14001 for environmental management and on target to be
                                                                 certified by September 2011.
Method of Engagement	                                            	 irect	engagement	as	well	as	via	third	party	providers	
                                                                 D
                                                                 (e.g. system integrators and ICT consultants).
Percentage deployed back to the client                           Less than 2%
Percentage refurbished for sale                                  Domestic	sales	50%	
in Australia or overseas                                         Export 50%
Percentage onsold to users                                       30% domestically, 30% internationally
or a broker to onsell
Percentage put through                                           By weight, 75% of all equipment received is for recycling
disassembly / recycling                                          and disassembly.


                                                                                                                                Page 2

eWaste Recycling, Refurbishment and Reuse
A collection of interviews and case studies from organisations
undertaking these activities in the Australian market
June 2011
Interviewee profiles

Company name                                                     Greenbox Systems Pty Ltd (Greenbox)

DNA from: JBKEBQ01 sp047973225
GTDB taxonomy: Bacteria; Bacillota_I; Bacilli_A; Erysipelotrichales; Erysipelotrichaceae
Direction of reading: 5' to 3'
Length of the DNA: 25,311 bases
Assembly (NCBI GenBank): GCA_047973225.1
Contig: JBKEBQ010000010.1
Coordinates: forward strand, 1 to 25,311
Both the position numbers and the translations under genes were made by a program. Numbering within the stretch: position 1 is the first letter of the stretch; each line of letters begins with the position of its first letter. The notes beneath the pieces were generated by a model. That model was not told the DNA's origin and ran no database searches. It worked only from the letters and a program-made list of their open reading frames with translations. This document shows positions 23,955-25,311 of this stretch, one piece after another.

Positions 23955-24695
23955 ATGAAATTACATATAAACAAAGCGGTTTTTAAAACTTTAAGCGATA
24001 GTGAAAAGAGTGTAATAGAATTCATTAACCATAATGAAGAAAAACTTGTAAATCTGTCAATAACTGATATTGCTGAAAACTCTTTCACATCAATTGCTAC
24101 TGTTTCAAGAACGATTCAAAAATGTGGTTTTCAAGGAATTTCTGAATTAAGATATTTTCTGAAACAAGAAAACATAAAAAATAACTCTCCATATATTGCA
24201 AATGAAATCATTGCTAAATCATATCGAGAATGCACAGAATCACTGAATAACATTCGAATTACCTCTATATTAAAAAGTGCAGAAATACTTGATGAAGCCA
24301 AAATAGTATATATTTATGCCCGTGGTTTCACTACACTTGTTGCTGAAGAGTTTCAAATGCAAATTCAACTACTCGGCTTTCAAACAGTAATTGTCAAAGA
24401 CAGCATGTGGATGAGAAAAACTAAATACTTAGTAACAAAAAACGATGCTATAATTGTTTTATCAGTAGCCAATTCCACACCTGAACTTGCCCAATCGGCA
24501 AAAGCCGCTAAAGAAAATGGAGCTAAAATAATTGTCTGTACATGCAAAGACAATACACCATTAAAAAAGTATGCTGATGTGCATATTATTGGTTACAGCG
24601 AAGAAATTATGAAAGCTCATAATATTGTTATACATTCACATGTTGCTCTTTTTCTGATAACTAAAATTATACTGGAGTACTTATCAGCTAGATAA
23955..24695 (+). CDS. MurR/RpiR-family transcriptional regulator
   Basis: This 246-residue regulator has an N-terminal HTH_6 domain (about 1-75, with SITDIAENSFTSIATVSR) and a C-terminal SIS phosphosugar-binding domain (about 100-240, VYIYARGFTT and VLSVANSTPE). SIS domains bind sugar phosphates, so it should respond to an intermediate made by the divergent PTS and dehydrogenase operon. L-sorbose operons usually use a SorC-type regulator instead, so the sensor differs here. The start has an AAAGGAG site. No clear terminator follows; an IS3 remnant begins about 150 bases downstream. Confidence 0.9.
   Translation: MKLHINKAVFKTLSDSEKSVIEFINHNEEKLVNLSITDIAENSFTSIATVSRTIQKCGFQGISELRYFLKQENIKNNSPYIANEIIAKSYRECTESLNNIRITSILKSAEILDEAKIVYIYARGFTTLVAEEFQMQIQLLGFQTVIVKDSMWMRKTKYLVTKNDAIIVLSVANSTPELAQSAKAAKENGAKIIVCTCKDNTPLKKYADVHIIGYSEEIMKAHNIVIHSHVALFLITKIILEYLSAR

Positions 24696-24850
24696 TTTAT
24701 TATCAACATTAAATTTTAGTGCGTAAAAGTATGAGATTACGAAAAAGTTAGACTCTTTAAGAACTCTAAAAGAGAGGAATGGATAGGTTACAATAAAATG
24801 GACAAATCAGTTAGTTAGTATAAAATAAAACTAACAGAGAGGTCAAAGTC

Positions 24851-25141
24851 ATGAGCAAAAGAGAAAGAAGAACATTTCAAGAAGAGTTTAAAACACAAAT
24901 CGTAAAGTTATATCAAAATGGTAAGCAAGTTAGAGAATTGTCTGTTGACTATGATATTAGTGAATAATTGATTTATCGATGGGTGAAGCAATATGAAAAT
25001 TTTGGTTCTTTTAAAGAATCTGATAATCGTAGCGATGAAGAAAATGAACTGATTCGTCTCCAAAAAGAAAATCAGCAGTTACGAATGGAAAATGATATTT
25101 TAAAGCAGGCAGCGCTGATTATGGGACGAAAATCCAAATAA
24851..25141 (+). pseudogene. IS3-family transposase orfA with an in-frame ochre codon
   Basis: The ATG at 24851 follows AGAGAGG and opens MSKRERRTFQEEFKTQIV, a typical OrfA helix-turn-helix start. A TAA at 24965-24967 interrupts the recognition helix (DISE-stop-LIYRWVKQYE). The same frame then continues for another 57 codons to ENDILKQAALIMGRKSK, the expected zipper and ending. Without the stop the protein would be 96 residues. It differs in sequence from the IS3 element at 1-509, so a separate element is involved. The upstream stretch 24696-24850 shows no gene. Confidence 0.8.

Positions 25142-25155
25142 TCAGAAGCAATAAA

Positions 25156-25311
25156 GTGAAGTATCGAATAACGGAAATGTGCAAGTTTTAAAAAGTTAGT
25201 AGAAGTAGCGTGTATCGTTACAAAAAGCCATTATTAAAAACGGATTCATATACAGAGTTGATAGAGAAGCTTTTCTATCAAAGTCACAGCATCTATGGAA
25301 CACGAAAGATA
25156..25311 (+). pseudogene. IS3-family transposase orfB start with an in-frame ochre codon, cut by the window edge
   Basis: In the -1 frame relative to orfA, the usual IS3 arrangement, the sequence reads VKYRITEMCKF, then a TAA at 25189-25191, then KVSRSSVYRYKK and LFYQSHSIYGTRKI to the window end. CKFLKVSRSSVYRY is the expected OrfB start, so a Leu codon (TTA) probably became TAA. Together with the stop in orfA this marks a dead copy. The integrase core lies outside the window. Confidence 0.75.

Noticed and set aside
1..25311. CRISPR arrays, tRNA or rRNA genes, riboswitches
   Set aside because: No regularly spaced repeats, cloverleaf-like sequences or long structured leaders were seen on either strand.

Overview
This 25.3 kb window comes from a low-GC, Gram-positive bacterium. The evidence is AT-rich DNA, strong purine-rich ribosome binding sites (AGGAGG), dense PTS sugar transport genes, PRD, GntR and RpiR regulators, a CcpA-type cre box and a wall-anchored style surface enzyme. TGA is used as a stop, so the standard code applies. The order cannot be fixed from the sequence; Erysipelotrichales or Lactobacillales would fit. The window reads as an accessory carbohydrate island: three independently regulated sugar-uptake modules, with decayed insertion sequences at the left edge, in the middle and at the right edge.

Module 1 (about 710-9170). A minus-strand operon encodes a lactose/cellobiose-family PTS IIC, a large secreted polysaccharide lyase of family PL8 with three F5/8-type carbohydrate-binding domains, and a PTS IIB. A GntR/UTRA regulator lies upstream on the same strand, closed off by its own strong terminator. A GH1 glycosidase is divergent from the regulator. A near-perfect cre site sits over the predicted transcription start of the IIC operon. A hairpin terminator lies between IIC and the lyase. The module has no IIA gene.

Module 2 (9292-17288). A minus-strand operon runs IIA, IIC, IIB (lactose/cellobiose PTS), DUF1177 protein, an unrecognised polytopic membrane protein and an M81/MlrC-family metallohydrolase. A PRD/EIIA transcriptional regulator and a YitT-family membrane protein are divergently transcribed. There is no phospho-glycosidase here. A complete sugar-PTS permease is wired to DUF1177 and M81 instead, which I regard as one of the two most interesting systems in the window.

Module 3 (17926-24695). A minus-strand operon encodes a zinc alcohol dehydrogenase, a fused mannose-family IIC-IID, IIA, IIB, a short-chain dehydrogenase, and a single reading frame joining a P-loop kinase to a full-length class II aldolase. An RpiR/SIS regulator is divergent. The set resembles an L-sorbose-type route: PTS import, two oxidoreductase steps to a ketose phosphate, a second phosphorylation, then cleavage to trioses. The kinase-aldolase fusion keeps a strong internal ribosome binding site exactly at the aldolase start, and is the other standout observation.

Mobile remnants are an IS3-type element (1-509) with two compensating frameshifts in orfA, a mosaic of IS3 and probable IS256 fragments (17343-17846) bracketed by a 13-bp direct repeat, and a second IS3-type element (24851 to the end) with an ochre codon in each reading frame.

Number of staff                                                  40 staff nationally
Location(s)	                                                     Brisbane	(head	office),	Melbourne,	Sydney,	Canberra	and	Perth
Type of operation                                                The major service provided is asset management, however,
                                                                 Greenbox also provides reuse and recycling services.
                                                                 Greenbox provides a positive financial inducement for
                                                                 organisations to act ethically with respect to the disposal
                                                                 of their End Of Life (EOL) equipment by utilising its residual
                                                                 value to pay for installation of the replacement equipment,
                                                                 de-installation of the EOL equipment and its subsequent
                                                                 disposal in accordance with global best practice.
	                                                                D
                                                                 	 epending	on	the	condition	and	age	of	the	outgoing